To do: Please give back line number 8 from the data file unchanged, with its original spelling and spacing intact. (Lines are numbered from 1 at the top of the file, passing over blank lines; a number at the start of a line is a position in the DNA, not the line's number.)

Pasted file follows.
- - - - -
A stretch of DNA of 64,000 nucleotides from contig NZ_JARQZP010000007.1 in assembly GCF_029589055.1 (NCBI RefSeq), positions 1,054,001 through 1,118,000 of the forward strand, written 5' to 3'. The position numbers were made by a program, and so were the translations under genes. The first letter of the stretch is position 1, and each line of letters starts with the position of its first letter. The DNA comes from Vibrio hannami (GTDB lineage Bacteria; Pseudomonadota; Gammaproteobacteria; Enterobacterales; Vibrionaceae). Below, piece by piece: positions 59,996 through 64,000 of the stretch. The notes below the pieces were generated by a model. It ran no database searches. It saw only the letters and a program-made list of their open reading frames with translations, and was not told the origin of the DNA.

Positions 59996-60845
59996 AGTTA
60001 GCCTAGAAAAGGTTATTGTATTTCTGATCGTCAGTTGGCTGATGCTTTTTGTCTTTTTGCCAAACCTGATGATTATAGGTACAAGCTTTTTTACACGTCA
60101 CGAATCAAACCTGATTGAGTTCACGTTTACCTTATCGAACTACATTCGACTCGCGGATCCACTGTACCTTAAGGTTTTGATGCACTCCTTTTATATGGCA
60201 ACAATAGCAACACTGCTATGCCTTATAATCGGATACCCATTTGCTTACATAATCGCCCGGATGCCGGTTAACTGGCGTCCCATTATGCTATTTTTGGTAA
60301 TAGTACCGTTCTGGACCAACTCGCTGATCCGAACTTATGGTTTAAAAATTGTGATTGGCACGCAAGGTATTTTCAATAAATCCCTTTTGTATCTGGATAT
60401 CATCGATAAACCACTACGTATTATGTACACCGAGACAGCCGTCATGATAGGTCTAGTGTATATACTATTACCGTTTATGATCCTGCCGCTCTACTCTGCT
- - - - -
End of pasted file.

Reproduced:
60401 CATCGATAAACCACTACGTATTATGTACACCGAGACAGCCGTCATGATAGGTCTAGTGTATATACTATTACCGTTTATGATCCTGCCGCTCTACTCTGCT